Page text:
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Wednesday, April 11, 2012

One Webhook to Rule Them All - One URL, Millions of Possibilities

Have you ever wished the service you were using had integrations with other third party services? If it supports webhooks, I'll show you in this post how to easily integrate with any service that has an API. And no server is required.

What is a Webhook?

"The concept of a WebHook is simple. A WebHook is an HTTP callback: an HTTP POST that occurs when something happens; a simple event-notification via HTTP POST."

That is taken directly from webhooks.org.

The Problem with Webhooks Today

There are some great services that support webhooks (otherwise known as a callback URL): GitHub, Tender, Freshbooks, Papertrail, etc, but the problem is they usually only support a few services. This is generally because the webhook is sort of useless unless the third party also has an endpoint that can accept the webhook and understand and do something with the data it's receiving. There are some solutions to this problem:


1) If the third party has an API, you can create and run your own webhook server to accept the webhook posts, transform them, then post it to the third party API. This obviously requires a fair bit of work and also maintenance to keep it running, etc.

2) GitHub has done a really nice job of providing a solution to the problem of only being able to support a few third party services with their open source service hooks project. This allows Github to integrate with a bunch of third party services and anybody can create and contribute to it so you don't have to wait for GitHub and the third party to work it out. These basically take the GitHub payload, transform it, then post it to a third party service API and since Github is running these, you don't need to run your own server. This is awesome, but the problem is that it's only for Github.

3) I'm going to show you how you can do something very similar to the Github service hooks using IronWorker's webhook functionality, enabling you to easily do an integration between any service that supports webhooks with any service that has an API. IronWorker allows you to queue up a task for your worker by posting to a special webhook URL. The body of the post will be given to your  worker as the worker payload. You can read more details about that here or read on for a full example.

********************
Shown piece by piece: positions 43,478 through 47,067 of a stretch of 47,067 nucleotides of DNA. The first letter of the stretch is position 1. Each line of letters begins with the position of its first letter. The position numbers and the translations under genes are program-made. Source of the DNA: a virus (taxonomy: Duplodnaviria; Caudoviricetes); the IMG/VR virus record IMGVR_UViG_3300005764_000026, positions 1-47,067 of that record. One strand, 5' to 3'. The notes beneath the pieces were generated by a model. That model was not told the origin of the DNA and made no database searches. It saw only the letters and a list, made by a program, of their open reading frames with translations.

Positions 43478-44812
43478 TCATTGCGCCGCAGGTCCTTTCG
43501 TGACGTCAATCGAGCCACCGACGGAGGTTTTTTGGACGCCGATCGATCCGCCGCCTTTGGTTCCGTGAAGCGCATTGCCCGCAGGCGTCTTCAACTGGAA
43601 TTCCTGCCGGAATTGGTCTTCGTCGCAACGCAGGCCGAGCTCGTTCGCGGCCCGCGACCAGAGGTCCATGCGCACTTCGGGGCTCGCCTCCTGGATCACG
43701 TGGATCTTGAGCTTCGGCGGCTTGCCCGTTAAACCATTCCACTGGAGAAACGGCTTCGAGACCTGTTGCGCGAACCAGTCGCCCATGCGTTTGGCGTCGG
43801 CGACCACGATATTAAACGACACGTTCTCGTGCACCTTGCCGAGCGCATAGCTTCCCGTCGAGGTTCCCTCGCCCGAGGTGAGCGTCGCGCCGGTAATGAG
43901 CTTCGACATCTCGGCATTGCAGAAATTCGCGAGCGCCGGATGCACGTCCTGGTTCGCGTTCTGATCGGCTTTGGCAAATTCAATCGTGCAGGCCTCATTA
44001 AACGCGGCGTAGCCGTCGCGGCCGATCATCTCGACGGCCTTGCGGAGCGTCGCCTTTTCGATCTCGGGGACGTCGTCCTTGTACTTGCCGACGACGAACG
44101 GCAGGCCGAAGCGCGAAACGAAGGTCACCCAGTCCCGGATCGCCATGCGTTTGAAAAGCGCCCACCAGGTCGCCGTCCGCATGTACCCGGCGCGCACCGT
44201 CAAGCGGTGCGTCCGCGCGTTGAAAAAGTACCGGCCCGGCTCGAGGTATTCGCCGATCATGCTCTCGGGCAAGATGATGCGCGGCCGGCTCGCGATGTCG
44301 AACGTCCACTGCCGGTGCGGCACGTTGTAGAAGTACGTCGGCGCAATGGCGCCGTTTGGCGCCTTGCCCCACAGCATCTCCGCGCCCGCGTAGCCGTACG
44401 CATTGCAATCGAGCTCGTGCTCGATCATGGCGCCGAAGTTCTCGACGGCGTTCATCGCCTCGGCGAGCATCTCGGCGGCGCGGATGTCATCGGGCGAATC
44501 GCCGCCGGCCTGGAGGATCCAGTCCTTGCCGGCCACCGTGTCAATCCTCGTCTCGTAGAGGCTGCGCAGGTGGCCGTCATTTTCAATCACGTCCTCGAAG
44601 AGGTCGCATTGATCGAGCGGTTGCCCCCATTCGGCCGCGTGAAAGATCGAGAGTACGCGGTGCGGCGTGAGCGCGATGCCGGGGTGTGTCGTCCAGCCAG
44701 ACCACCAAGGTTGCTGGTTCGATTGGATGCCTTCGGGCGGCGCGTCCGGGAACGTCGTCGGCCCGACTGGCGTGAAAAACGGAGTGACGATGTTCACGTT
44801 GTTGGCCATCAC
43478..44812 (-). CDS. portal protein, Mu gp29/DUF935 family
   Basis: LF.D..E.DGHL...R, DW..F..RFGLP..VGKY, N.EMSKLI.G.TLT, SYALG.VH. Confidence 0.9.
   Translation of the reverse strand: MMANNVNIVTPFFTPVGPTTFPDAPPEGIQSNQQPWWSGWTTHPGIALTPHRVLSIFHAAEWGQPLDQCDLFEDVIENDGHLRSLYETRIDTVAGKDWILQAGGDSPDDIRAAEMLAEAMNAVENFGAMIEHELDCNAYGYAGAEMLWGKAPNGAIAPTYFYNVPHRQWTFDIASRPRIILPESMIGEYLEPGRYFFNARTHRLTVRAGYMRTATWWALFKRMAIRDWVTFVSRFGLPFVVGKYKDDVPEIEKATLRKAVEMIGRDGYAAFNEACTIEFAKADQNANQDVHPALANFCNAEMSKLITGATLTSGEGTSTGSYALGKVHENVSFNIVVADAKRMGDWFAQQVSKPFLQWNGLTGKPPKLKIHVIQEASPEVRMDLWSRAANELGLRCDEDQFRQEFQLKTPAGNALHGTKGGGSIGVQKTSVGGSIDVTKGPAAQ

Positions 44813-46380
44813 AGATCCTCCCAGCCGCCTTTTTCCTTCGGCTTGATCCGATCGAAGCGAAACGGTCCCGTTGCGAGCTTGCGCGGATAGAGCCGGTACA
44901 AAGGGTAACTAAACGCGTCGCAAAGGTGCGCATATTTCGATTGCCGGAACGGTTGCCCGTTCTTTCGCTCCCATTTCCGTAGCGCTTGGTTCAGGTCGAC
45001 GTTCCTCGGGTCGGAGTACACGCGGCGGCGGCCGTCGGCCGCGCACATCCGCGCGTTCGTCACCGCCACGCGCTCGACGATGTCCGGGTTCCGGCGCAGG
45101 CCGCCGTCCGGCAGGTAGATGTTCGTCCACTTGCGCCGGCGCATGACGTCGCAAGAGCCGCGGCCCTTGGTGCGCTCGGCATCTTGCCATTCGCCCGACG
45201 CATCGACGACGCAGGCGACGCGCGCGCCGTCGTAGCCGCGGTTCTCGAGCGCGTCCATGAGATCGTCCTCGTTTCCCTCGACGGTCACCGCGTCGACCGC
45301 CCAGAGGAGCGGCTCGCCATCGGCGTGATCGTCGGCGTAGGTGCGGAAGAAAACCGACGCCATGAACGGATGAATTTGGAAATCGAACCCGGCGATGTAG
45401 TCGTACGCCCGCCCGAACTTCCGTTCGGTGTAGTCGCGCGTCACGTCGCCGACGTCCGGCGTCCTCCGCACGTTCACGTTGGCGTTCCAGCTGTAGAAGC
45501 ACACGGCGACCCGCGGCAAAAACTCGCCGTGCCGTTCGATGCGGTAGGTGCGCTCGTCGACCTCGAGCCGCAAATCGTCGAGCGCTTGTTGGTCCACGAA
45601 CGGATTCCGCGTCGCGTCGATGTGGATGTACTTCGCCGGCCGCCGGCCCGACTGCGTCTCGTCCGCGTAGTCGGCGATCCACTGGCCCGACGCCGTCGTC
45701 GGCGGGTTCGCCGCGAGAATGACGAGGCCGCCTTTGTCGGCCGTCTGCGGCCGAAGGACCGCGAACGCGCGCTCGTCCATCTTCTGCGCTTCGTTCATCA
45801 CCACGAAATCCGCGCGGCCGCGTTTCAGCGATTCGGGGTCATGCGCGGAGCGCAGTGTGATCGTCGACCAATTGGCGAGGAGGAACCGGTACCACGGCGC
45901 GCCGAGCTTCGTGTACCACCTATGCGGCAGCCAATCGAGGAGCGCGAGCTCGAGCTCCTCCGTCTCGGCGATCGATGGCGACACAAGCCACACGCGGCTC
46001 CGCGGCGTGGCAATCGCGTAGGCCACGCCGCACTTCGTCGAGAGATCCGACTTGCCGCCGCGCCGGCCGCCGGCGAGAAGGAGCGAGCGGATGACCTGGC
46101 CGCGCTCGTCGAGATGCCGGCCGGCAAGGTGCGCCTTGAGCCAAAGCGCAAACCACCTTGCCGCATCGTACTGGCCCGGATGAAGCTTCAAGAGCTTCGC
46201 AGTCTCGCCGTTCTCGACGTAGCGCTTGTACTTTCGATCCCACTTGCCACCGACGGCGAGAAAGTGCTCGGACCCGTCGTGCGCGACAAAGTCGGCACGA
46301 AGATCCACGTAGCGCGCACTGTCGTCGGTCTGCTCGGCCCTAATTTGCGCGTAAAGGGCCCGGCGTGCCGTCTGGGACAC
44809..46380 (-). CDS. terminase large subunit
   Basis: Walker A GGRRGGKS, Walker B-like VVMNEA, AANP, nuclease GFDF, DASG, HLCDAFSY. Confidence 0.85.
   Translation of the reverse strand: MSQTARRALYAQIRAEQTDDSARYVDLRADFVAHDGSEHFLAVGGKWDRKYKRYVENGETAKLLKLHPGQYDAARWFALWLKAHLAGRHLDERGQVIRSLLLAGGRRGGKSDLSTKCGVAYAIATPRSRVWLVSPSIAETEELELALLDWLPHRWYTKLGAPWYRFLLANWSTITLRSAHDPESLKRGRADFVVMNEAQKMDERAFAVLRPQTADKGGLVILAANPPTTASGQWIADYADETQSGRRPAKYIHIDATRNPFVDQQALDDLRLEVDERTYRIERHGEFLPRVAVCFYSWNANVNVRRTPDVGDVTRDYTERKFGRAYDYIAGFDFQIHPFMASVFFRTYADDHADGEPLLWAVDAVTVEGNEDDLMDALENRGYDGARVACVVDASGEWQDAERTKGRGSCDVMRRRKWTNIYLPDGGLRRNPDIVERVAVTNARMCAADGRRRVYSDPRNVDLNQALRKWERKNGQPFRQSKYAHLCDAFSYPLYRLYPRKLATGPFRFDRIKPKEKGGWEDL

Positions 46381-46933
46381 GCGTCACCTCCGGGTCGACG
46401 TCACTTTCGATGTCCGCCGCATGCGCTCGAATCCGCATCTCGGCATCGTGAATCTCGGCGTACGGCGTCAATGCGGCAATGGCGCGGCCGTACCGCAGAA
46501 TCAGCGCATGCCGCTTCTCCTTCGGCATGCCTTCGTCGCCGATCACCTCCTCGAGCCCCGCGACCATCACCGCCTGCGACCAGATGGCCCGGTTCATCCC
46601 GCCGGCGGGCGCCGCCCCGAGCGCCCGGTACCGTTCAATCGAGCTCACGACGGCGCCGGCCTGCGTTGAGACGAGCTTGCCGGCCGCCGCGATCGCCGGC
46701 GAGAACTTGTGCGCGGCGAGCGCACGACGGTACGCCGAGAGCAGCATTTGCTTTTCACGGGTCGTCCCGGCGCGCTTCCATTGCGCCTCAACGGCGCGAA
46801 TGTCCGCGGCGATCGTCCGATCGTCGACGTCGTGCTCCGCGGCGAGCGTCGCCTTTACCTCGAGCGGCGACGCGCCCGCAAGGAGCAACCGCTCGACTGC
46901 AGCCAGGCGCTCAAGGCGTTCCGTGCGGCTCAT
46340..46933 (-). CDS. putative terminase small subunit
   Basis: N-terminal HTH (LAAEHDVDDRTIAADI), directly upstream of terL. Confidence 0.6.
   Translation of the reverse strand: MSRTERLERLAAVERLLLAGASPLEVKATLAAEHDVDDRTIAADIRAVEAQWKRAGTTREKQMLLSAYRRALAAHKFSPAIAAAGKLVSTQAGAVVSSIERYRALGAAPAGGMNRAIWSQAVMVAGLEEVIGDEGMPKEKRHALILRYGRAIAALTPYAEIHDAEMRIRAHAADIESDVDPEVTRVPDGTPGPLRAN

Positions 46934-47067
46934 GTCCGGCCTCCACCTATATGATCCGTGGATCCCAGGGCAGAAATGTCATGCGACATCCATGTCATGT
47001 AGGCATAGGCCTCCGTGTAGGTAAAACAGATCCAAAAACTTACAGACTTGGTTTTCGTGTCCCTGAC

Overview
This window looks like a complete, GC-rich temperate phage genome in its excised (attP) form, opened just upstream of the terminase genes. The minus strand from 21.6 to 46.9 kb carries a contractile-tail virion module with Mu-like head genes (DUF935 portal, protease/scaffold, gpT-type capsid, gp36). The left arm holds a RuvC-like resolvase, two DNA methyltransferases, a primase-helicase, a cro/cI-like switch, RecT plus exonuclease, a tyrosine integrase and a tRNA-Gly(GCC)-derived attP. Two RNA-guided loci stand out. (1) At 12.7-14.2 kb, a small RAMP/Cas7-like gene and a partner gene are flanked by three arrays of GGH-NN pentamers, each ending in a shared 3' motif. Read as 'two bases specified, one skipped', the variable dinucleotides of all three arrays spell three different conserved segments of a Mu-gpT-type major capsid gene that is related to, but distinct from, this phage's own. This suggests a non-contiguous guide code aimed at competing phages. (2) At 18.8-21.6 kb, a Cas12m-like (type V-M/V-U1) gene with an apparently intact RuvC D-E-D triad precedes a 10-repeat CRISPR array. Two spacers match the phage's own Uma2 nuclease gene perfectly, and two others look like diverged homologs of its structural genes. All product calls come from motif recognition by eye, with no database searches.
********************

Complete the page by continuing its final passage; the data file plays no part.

How to Create a Webhook URL that can do Anything

Let's start with an example that will take a GitHub commit webhook and post it to Hipchat. You will need an Iron.io account to run this example so if you don't have one, go get one (it's quick and free to sign up). Also note that this is example is in Ruby, but you can use other languages too. Now let's get started.

1. Create a Worker

Here's the worker code:


That should be pretty self explanatory, it just parses the GitHub webhook payload and then calls the Hipchat API. Now we need a simple config file for Hipchat info:


Modify that config file with your Hipchat API key and an existing Hipchat room name.

2. Upload the Worker to IronWorker

Now we upload that to IronWorker. Here's code to create the worker code package and upload it:


Run that with `ruby upload.rb` and it will upload the worker and print the webhook URL you'll need to add to GitHub. That's all we need to do on the IronWorker side.

3. Add the Webhook URL to Github

Now we just need to add the webhook URL to GitHub. Click Admin on your GitHub Project, then Service Hooks, then Post-Receive URLs. Here you can add the URL IronWorker URL.


Click Update Settings to save it.

4. Push Code to Github to Kick Off the Worker

That's it, now just commit and push something to your repository and check your hipchat room!



Here's the full code for this example.

You just created a very reliable, zero maintenance, no server integration between two services. Boom.


One Webhook to Rule Them All. One Webhook to Find Them. 
One Webhook to Bring Them All and In The Darkness Bind Them